Skinwalkers, XLIV

Six workers stood; six red-shadowed forms walked quickly to where Nathan had directed. Once seated, the six hurried to retrieve necessary intra-dermal materials from their new stations’ storage bays.

Nathan walked round them in a pattern designed to appear even and fair, yet focused his attentions on the worker named E. She had exhibited the most hesitancy and the longest working time, not to mention the most attention from Caill -as unobtrusive as Caill thought she was being in paying those attentions.

Despite those concerns and observations, Nathan saw no negative reaction from D, the young man who stepped up to work with E’s matrix. Considering, Nathan cleared his throat. “Due to the more intricate nature of this step, you will have a full tick’s time to complete it.” He continued walking as he spoke. “Subdermal construction is a specialty of mine, and I will be closely monitoring each worker’s efforts.”

E’s left hand twitched away from her task and she stole a glance at Caill. Nathan saw this but pretended he had not. He circled the redlit, wedge-shaped amphitheater in measured steps. His slipshods made little sound in the soft flooring but he knew that even the three executives felt and dreaded his approach.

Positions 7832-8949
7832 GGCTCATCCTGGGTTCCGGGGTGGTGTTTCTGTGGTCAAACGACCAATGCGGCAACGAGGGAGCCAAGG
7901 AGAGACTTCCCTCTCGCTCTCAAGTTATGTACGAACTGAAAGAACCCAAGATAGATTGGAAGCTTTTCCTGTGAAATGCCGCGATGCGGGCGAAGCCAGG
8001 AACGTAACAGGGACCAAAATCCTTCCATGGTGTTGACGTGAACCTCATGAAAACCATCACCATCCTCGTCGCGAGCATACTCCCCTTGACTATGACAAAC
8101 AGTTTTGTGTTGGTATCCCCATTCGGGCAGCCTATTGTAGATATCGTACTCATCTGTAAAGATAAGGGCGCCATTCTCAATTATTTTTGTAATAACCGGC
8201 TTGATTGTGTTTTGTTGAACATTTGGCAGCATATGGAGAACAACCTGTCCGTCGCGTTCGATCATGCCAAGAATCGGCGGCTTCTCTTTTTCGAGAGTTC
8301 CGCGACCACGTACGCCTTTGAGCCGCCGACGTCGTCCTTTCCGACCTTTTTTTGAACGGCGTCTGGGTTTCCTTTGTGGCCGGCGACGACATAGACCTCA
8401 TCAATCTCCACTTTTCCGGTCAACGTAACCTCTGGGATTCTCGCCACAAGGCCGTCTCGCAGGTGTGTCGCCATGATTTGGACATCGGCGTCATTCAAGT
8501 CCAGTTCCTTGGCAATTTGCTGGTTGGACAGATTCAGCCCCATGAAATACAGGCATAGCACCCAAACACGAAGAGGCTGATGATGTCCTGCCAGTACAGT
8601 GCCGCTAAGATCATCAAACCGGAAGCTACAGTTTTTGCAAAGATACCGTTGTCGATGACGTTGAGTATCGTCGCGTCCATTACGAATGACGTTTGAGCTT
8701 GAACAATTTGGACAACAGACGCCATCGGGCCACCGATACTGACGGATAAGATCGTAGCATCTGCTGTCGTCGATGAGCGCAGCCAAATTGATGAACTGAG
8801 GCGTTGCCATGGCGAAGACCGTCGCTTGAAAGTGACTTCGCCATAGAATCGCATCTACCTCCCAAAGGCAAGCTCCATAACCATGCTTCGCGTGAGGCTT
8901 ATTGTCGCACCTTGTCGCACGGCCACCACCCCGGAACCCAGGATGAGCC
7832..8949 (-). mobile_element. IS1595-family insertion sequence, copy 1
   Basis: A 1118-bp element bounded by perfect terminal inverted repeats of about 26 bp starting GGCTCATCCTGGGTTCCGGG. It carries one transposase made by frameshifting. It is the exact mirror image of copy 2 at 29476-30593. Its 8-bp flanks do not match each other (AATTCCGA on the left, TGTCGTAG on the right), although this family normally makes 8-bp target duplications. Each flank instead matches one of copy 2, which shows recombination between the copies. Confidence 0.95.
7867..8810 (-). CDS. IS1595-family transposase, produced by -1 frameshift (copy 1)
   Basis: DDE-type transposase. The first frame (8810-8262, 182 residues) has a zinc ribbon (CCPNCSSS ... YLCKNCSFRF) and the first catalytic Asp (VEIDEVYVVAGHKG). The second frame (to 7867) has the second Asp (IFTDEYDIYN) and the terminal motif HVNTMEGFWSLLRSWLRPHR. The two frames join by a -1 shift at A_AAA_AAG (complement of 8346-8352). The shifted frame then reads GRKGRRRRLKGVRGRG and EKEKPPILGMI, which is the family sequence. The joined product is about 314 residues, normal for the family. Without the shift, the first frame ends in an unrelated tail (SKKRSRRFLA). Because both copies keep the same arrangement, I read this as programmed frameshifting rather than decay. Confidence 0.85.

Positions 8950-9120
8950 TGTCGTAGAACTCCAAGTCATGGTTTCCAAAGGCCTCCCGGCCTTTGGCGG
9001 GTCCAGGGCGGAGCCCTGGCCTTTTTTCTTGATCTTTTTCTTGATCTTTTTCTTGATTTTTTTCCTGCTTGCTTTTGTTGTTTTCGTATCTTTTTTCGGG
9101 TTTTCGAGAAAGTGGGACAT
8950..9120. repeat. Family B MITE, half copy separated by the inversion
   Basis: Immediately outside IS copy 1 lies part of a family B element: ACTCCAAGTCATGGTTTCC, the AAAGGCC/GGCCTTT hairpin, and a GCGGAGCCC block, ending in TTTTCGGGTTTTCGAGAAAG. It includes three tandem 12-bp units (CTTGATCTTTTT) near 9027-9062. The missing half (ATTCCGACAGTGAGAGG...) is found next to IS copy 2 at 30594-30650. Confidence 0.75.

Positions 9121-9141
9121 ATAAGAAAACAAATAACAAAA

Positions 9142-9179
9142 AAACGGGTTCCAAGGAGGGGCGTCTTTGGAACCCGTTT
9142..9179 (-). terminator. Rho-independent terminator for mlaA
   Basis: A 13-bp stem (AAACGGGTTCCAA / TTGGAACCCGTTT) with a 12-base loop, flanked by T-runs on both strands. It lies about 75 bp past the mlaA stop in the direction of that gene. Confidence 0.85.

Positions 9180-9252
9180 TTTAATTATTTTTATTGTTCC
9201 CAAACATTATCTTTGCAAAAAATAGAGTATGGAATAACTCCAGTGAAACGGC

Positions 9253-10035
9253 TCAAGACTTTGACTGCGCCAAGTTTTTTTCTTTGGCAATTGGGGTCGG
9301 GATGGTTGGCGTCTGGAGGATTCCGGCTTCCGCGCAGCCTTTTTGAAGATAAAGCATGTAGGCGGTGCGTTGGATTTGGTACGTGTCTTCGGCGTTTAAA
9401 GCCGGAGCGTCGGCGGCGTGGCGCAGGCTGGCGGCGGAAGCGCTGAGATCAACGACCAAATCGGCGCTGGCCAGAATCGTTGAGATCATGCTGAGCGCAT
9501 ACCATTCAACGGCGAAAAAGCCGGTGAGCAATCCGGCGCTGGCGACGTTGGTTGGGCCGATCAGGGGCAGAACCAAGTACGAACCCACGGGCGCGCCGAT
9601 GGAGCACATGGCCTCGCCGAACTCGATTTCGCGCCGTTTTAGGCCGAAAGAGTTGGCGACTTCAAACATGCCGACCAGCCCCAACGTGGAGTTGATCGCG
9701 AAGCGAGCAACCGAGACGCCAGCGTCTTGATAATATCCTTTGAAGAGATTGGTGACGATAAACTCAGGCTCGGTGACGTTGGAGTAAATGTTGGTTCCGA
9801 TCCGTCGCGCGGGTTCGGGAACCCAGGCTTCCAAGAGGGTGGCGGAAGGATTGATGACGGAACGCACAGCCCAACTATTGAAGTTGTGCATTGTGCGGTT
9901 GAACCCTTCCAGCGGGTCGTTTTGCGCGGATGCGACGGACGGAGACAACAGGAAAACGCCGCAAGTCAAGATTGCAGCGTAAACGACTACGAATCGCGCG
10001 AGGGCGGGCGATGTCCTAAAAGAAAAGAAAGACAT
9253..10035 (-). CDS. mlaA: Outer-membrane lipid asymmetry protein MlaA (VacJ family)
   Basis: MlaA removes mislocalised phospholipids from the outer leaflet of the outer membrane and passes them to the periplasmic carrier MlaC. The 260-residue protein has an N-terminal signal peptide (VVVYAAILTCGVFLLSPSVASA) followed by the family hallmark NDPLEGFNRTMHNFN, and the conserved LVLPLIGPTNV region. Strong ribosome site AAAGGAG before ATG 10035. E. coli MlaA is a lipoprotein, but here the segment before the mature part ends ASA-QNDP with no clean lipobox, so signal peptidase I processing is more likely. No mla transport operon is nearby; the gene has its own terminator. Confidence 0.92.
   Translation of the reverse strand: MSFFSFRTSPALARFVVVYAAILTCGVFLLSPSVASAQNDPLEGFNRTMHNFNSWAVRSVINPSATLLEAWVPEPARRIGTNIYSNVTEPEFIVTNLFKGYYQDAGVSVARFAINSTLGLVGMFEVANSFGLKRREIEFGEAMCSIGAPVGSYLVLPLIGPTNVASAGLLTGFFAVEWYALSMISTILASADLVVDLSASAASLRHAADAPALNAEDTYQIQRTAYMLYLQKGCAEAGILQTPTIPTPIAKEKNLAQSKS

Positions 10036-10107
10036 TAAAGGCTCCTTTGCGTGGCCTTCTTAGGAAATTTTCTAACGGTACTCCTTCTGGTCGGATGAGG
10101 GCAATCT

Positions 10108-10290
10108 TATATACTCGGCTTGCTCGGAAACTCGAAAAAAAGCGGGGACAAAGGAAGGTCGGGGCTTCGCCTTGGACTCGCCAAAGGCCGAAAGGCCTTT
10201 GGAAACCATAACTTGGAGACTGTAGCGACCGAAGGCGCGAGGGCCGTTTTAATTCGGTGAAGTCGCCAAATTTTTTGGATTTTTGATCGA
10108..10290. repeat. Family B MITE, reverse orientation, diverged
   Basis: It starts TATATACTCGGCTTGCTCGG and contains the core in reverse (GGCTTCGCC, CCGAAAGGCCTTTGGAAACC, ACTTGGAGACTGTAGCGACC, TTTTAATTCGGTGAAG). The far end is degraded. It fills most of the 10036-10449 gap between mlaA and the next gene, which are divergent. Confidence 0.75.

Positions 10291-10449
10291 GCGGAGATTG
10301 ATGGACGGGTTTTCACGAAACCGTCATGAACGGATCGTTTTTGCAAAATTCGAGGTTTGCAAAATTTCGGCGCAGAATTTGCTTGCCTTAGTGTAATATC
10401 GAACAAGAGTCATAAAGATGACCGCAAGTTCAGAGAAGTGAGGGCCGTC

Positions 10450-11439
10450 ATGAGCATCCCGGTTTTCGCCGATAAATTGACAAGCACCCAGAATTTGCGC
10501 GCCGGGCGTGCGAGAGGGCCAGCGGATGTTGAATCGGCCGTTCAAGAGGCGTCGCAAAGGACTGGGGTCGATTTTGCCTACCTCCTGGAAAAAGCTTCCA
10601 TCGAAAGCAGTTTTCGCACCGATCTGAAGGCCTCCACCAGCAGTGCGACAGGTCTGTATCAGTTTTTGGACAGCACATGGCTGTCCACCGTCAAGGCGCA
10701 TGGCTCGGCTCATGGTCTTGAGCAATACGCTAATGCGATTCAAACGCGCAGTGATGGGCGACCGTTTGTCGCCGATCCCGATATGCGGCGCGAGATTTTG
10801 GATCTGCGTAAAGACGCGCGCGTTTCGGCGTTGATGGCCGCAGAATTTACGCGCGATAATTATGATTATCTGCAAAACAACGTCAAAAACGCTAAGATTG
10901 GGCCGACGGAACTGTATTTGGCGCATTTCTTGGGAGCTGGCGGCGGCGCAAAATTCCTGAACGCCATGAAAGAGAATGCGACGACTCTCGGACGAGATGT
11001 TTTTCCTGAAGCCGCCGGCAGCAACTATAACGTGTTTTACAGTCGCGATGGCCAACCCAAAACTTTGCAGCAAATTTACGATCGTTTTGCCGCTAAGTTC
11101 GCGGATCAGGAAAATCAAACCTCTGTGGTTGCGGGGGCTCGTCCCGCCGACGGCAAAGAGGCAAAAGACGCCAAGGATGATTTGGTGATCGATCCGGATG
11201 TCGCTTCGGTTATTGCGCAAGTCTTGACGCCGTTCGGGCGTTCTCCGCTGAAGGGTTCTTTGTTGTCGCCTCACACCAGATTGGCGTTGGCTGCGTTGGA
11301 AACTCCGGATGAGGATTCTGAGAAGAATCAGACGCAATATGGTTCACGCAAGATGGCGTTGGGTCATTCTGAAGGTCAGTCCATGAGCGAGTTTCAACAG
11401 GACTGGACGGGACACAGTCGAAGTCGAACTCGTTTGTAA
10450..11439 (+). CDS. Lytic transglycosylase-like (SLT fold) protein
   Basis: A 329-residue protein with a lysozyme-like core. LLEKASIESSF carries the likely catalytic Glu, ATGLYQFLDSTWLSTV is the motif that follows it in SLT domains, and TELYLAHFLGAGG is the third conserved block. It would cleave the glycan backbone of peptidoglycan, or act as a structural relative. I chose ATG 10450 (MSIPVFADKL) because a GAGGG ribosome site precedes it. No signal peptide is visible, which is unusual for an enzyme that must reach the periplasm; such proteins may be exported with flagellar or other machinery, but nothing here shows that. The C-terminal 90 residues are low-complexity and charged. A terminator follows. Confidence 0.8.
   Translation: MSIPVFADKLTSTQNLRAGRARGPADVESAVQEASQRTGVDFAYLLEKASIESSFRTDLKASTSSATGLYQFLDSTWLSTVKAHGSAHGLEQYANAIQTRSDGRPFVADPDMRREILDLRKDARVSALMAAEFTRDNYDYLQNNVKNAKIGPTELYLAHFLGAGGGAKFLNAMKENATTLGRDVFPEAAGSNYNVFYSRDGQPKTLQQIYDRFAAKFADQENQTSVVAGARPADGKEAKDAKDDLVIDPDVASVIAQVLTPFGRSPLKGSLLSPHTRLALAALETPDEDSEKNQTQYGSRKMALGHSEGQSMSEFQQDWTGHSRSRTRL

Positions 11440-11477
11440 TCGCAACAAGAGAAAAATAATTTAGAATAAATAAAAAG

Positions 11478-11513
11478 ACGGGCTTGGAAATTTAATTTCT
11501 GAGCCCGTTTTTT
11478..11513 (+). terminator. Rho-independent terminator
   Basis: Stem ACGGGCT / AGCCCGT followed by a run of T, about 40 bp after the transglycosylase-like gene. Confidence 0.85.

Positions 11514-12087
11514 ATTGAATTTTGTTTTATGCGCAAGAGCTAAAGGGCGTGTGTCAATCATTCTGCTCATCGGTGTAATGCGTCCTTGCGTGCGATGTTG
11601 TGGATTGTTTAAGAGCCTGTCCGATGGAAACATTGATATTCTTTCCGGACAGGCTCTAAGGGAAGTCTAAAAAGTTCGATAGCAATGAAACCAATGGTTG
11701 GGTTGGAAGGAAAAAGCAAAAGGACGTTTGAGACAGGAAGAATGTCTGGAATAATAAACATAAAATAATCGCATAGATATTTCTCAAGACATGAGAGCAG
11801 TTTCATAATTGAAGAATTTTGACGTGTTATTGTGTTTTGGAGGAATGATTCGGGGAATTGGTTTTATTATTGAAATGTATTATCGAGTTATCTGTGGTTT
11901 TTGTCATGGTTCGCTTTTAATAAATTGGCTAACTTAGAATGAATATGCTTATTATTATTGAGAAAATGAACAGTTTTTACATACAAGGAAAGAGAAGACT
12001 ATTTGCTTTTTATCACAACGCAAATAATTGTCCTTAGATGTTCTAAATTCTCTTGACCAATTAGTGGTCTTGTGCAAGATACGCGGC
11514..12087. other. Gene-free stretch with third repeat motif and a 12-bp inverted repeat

Each of the six workers responded with a tensing of shoulders or arms, a rush to pull the material he or she needed, or a quick turn of head toward his bent scrutiny.

Each of the three persons monitoring the proceedings, meanwhile, responded according to personality. Stone did not change expression; Nathan’s more shocking announcements caused the stoic man to move his hand-clasping from behind his back to his front, or the reverse if he found them already before him. Pul, for his part, took to bouncing on the balls of his feet and a twitching of head and facial features into exactly what feeling struck him. Caill’s reactions were the most interesting for Nathan to observe, since the woman persisted in both shielding her emotions and being ignorant to how obvious that shielding was.

Her hands would jerk forward to wring around each other until she realized what they were doing and desisted. Sometimes, she caught them before contact; other times, not till a full jiff or two later. Their progress depended on the severity of her reaction. When hand-wringing was not enough, she paced a step or two -the distance, again, depending on severity.

Nathan made up his mind. After looping near D and stopping to admire his handiwork, Nathan strolled to E’s station. The woman grew more intent upon her model. He leaned down quite near her to watch.